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At town hall, St. Louis artists to push mayoral candidates to show support for the arts

Event Flier for Mayoral Town Hall for Arts and Culture on February 27 depicts a mass of people and the dates.
Provided by Citizen Artist STL

As the St. Louis Mayoral Race heats up, a group of artists are insisting candidates address how policy makers will make sure that the city makes the arts a priority.

Artist and educator Pacia Anderson's life revolves around the arts — from her friends to her work life and projects with civic leaders.  “There’s so much overlap between arts and policy, just when I wake up in the morning,” she said.

And yet, Anderson thinks politicians don't address the intersection of the arts and policy enough. To make sure that happens in a new city administration, she and other members of Citizen Artist STL have organized tonight's Mayoral Town Hall on Arts and Culture, where candidates will be pressed on how their policies and administration would focus on the arts and the support creative people need.


The non-partisan Citizen Artist STL aims to ensure that candidates in the mayoral race recognize artists as a legitimate constituency and address their concerns through direct policy. Other artists involved in the effort include Kristin Fleishmann, MK Stallings, De Andrea Nichols, Sylvester Brown Jr. and Shira Berkowitz.

Anderson said she got involved with the group because she didn’t see candidates relating policy and cultural issues to the arts in the way it plays out in her life.

“Sometimes, when you’re talking about education, they’ll talk about the arts," she said. "But when we’re talking about transportation, or gentrification, or vacant houses, all of that is wrapped up in the work that I do but it seems to be missing from the conversation.”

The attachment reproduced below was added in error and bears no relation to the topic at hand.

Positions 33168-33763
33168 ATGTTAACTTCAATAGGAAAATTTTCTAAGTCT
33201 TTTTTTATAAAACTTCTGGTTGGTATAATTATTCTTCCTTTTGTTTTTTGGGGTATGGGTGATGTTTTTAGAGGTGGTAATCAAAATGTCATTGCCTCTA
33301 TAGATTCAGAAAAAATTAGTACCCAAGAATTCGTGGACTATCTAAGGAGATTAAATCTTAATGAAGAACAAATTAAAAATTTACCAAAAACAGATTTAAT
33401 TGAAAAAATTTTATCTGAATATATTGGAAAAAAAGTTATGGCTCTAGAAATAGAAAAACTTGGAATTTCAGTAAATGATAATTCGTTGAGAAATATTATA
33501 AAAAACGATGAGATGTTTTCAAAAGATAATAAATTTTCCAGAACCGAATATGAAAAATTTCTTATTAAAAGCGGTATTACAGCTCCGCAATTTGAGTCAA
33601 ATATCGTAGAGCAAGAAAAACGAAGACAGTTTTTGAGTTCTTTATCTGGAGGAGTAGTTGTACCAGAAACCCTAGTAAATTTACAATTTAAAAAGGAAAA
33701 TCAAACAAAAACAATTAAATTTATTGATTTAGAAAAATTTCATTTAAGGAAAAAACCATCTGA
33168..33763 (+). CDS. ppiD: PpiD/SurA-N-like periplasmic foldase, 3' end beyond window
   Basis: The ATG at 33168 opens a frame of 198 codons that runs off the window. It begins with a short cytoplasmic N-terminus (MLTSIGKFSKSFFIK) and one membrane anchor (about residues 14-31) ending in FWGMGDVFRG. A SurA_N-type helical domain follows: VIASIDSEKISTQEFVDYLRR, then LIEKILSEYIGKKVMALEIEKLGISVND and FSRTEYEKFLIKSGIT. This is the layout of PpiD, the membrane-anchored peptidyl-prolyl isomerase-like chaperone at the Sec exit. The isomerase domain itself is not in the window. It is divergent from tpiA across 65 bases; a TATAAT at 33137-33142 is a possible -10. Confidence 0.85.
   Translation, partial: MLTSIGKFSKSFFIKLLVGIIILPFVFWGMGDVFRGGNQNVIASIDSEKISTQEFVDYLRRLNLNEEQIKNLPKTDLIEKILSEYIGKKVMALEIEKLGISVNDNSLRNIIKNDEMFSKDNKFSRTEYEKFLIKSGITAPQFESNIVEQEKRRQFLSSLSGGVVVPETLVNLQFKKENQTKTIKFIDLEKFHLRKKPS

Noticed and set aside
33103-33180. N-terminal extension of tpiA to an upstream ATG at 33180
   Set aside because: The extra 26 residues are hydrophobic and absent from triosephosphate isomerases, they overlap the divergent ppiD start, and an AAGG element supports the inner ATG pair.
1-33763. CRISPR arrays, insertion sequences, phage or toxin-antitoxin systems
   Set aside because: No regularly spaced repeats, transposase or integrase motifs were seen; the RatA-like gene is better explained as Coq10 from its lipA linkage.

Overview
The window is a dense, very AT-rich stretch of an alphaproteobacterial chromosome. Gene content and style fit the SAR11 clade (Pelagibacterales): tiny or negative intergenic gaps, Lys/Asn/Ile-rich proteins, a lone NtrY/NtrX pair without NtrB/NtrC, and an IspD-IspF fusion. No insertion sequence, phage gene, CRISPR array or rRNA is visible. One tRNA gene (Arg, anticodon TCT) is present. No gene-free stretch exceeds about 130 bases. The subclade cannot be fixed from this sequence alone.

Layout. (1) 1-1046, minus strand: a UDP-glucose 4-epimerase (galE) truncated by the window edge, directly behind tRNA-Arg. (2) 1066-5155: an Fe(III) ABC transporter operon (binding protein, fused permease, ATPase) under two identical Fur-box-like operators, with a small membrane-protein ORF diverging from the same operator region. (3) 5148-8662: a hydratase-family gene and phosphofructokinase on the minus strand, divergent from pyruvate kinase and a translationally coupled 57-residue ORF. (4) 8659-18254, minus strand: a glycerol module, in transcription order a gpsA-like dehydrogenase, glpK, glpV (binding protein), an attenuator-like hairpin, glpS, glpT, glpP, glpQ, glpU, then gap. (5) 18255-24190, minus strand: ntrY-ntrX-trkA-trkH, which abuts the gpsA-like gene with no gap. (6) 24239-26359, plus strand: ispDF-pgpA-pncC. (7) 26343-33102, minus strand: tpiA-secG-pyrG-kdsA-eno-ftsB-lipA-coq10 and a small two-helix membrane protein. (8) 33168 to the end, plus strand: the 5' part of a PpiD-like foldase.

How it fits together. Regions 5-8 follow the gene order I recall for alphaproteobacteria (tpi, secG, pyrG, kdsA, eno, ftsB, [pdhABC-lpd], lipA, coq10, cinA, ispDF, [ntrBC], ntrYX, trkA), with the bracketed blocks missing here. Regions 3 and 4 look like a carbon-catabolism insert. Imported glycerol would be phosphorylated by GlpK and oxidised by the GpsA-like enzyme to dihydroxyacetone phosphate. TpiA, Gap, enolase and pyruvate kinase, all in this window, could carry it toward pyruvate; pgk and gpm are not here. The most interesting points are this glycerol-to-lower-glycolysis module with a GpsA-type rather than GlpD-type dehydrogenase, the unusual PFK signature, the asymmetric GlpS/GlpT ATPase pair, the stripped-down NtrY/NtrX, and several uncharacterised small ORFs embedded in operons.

Ahead of to the town hall meeting, the candidates were given a questionnaire on topics, ranging from how economic development affects nonprofits to how the candidates have been affected by the arts.  Their answers are available online.

To highlight the interplay between arts and other social concerns, Nichols cites the Regional Arts Commission’s Artist Count Survey, which notes how creative industries can help develop additional economic opportunities in St. Louis.

“To have a city leadership join in with us to really prioritize some of these goals and visions that many artists are setting forth in the city, that is a very beneficial and strategic place for mayoral candidates to positions themselves,” Nichols said.

Stallings said he hopes mayoral candidates also address how the city can better support artist’s efforts to develop neighborhoods through creative actions. He said he hopes the meeting will help politicians and their constituents better recognize the power of art in the community.     

“Unfortunately we’re not seeing these civic leaders aren’t seeing art as a way to transform lives and conditions,” Stallings said.  

The group's members stresses that they are open and welcome other artists. As Nichols said, the goal is to ensure mayoral candidates truly prioritize artists and their cultural influence.

"Not just see the arts and the artists as these beautifiers of space but also influencers and to put a collective voice around that so that all these needs and desires and visions that we know exist within the arts community can actually be prioritized on that civic scale,” Nichols said.

The Mayoral Town Hall on Arts and Culture takes place at 7 p.m. tonight at The Luminary 2701 Cherokee St.

Follow Willis on Twitter: @WillisRArnold